Design Tips For Busy People

0 Written by Lisa on 24th Feb 2011 in Design Tips

Over the past 2 weeks I have seen 3 new clients who have all asked for a low maintenance garden.  Time is a real luxury to them and despite the fact that they love to be out in the garden, even enjoy gardening, they just don’t have oodles of time to keep it looking lovely.

So, what is a low maintenance garden?  I don’t think there is an easy answer to this question because it really does depend on the individual looking after it.  What one person may find tricky to fit in, another may not, so I thought the best way to tackle the answer was to give a few tips to help the time-starved garden lover:

Lawn areas – We English love a lawn and if there are children in the family, most people want them to be able to play out in the garden.  But the truth is that a lawn is high maintenance, it needs to be mown at least once a week in the summer and if you want it to look good it also requires care throughout the year.  To make mowing easier think about access – straight edges are quicker and easier to mow and if your lawn meets a vertical surface, a retaining wall for example, put in a mowing edge so that you don’t need to use a strimmer to get in the corners.

Lawn area at Cherkley Court

Flowers – As beautiful as they are, herbaceous perennials require attention if they are to remain looking gorgeous throughout the summer.  Dead-heading encourages new flowers and many should be lifted and divided to prevent them from getting congested.  If you don’t have the time to do this, think about other ways to get colour in the garden.  Flowering shrubs are great because other than the occasional prune, they can be very much left to their own devices.  Hydrangeas, for example, are a great option because they do their thing in summer and the spent flower heads keep their shape and form in the winter too.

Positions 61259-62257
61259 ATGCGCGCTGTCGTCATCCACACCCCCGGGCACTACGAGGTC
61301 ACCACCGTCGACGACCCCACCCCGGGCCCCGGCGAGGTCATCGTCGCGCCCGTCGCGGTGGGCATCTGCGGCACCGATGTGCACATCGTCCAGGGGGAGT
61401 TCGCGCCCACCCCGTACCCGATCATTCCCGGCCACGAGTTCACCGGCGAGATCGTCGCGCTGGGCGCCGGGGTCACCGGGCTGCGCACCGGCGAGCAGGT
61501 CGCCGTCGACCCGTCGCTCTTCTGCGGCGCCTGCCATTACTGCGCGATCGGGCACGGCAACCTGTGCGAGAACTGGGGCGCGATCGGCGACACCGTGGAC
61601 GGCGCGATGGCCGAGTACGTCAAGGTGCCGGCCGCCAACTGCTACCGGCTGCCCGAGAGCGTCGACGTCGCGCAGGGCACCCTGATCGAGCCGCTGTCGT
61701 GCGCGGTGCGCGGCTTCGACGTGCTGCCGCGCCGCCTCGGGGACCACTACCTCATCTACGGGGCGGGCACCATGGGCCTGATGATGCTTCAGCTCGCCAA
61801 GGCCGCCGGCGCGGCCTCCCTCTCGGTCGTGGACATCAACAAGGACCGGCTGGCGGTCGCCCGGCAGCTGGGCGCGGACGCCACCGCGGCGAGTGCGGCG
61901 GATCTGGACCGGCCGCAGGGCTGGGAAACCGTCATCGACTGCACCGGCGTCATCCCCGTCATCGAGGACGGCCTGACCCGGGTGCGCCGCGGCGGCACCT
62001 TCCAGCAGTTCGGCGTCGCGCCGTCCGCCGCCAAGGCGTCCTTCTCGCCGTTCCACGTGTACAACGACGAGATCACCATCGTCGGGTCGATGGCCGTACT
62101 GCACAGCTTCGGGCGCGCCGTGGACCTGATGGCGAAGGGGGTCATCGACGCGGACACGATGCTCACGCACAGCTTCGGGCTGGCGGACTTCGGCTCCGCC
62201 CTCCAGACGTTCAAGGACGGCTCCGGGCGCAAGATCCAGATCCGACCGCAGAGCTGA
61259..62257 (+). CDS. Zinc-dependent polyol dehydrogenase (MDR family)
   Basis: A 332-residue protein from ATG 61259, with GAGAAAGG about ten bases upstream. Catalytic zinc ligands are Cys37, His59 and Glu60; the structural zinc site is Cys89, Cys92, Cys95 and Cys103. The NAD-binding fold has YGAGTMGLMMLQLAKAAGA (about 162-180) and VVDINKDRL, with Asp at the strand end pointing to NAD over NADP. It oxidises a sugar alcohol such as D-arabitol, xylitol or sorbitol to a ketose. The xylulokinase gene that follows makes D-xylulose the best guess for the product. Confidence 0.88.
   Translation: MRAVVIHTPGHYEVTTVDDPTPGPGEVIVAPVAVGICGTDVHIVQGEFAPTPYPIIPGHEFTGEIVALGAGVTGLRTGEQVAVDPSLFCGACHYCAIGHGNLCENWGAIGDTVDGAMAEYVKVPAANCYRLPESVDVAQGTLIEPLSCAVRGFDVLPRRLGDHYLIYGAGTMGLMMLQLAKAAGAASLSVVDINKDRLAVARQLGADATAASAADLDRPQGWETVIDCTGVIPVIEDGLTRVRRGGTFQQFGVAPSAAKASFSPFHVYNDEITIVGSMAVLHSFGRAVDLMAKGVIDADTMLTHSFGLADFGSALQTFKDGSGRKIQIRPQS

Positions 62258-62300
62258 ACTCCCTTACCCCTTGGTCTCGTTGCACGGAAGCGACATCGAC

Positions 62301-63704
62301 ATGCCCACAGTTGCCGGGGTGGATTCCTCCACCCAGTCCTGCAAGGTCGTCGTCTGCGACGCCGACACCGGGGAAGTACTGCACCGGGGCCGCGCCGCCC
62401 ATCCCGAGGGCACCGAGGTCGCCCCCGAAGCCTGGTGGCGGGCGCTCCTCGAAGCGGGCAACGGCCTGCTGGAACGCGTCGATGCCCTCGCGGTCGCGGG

Hydrangea paniculata

Ground cover – If you don’t want to spend your garden time weeding then think about ground cover plants.  If you ensure that all the soil is covered then it will make it more difficult for weeds to take hold.  Evergreen ground cover is great because it will stay in winter too.  Bergenia is one option (although can look a bit scruffy at certain points in the year) or choose something like vinca minor which will grow in challenging conditions (dry shade for example) but  plant with care because it will happily take over if the conditions are right.

Bergenia cordifolia ‘Purpurea’

Pots – Pots can be high maintenance, especially in the summer when they need to be watered a lot.  Try planting a shrub or perennial in your pots instead of annuals so that you don’t need to re-pot each season.  You might wish to try water-saving granules so that you don’t need to water every day or an irrigation tank which means that you need only water once a week in the summer.

Lavender planters at Cherkley Court

Mulch – mulching the beds might require an investment of time in the spring, but you will reap the rewards.  Using a mulched bark is great because it will not only suppress the weeds and prevent soil evaporation, it will also condition the soil.  Ensure you mulch when the ground is cool and damp – if you mulch when the ground is dry it’ll have the opposite effect!

Mulched raised bed 3 months after planting

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Lisa Cox Welcome

I specialise in helping families to turn their gardens into an extension of their home and into a space that can be used and enjoyed all year round.

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